- The degree of saturation of plant tissues with water increases;
- The volume of the cell increases and the cuticle and sheath become thinner;
- The rate of mineralization of additives applied to the soil increases;
- Activation of the soil microflora;
- Pests are actively extracted from the soil;
- The ratio of Nitrogen to Carbon elements in the soil is greatly improved;
- The increase in the value of compensatory abilities responsible for the reaction of plants to various kinds of damage;
- Significant increase in yields.
As we all know from the school biology course, nitrogen is the main component of proteins. And proteins are a part of the cytoplasm of the cell nucleus. Nitrogen is part of many substances that play a crucial role in shaping the development of living organisms and participate in the metabolic processes of plant matter. Both nucleic acids and enzymes and vitamins are rich in nitrogen content. The conclusion is obvious, nitrogen fertilizer is the basis of life.
Nitrogen excess and deficiency
If you are going to use liquid nitrogen fertilizers for your plants, its meaning and application should be carefully considered. An excess of nutrients is just as harmful as a deficiency.
Signs of nitrogen deficiency
If plants lack the nutrient, it manifests in such ways as:
- Retarded growth;
- Leaves become small, turn yellow quickly, and their edges begin to dry out;
- Flowers get fewer and weaker;
- There’s a significant drop in yields.
All types of seedlings, lawn grass, and leafy vegetables are very sensitive to nitrogen deficiency. It’s extremely important to ensure the adequate supply of the nutrient when the plants begin their vegetation period.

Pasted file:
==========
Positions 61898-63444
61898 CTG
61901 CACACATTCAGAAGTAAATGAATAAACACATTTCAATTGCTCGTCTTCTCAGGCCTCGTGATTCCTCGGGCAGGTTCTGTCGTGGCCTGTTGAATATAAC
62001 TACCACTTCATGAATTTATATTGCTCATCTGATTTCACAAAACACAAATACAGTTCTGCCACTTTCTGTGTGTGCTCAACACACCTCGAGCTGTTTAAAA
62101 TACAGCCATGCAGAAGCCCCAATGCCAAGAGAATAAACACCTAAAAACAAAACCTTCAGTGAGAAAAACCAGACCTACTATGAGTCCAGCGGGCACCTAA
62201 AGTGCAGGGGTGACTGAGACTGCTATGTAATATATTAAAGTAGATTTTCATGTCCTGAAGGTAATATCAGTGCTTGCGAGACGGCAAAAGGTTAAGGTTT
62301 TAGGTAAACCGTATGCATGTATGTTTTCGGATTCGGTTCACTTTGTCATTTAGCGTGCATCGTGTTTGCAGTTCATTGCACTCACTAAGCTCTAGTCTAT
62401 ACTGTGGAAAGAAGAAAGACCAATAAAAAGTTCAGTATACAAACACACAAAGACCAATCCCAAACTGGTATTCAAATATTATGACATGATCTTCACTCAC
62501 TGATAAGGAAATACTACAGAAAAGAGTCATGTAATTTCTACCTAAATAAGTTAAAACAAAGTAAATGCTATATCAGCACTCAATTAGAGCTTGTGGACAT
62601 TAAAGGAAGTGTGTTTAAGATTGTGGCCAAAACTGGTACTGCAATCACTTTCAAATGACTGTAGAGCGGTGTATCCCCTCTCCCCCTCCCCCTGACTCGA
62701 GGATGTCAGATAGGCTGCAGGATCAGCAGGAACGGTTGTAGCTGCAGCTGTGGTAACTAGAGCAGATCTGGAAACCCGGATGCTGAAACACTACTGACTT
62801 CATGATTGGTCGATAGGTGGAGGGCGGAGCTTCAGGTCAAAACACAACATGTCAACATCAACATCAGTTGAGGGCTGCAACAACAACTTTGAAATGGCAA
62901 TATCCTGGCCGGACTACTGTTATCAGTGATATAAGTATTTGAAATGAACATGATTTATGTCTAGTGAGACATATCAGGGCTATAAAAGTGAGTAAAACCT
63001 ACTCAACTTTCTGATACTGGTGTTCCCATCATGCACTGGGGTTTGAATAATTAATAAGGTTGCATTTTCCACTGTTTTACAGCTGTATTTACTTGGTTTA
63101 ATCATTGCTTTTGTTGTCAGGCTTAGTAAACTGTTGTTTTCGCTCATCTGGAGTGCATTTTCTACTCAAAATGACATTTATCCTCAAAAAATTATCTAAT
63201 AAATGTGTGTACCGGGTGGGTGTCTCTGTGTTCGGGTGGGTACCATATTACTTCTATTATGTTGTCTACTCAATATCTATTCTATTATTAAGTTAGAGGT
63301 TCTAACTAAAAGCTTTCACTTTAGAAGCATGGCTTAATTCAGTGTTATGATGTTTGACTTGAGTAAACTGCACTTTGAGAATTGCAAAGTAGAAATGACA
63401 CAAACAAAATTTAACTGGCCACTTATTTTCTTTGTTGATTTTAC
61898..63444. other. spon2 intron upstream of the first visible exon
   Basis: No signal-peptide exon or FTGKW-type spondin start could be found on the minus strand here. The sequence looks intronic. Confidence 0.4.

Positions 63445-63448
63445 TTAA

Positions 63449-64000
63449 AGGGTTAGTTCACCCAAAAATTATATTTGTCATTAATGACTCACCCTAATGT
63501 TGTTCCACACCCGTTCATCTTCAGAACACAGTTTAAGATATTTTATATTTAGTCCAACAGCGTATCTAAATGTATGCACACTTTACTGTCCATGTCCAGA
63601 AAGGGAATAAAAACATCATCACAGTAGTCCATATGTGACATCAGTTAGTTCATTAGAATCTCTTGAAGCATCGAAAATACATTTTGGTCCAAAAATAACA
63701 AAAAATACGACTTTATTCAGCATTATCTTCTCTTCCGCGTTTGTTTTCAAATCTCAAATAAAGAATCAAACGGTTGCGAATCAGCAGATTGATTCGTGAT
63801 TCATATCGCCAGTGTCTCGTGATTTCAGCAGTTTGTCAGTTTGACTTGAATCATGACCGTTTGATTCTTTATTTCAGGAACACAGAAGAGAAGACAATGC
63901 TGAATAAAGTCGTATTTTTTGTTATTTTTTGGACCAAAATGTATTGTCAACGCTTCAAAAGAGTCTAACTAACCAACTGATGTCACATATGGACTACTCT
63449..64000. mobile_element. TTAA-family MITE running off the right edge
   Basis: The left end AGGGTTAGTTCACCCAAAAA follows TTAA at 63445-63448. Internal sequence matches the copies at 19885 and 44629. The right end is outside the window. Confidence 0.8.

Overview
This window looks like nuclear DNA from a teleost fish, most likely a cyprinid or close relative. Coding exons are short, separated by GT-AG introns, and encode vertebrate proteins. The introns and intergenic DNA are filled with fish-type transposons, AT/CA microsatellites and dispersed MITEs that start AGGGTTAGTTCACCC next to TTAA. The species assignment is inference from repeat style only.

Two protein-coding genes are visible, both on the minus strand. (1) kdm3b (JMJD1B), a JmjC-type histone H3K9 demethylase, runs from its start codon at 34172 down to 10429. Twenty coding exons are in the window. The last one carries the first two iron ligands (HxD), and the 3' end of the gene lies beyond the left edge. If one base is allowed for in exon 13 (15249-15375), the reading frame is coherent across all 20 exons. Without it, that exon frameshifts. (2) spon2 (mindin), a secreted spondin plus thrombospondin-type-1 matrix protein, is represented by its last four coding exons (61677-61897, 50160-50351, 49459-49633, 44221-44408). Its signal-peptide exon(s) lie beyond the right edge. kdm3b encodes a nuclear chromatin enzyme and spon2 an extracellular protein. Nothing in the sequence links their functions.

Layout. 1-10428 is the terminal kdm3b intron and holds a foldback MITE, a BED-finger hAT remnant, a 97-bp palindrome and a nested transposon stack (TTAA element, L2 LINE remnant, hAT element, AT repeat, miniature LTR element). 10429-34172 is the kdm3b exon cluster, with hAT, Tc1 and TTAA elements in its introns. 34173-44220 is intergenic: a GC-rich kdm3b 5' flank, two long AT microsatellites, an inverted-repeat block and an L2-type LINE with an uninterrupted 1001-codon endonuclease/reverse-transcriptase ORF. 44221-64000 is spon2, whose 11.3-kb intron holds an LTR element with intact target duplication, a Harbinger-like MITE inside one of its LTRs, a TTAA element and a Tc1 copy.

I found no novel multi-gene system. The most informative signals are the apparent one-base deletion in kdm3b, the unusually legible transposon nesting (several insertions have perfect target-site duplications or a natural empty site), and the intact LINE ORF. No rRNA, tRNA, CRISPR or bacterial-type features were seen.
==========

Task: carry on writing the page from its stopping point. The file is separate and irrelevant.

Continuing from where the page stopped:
Signs of nitrogen excess
The excess of the nutrient leads to the following consequences:
- The plants get fat, which is especially noticeable on tomatoes, cucumbers, and other fruited vegetables. The bushy plants ramp up greenery without yielding fruit;
- Berry and fruit perennials freeze even during warm winters if you overfeed them with nitrogen after midsummer. This happens because of the increased water content in the shoots;
- Fruits rot quickly and don’t last long at all;
- Plants become vulnerable to pests and diseases;
- Nitrates accumulate in greens and fruits.
Types of Nitrogen fertilizers
Manufacturers produce different types of nitrogen-containing fertilizers, each with special features and application times. The list of the most popular names includes the following:
1. Ammonium nitrate (up to 35% nitrogen)
Advantages: it can be easily diluted with water, immediately assimilated. Can be applied in early spring.
Disadvantages: it can be applied only to alkaline and neutral soils, it’s not used for foliar application. If stored in a humid place, might form lumps. Overdose causes the death of plants.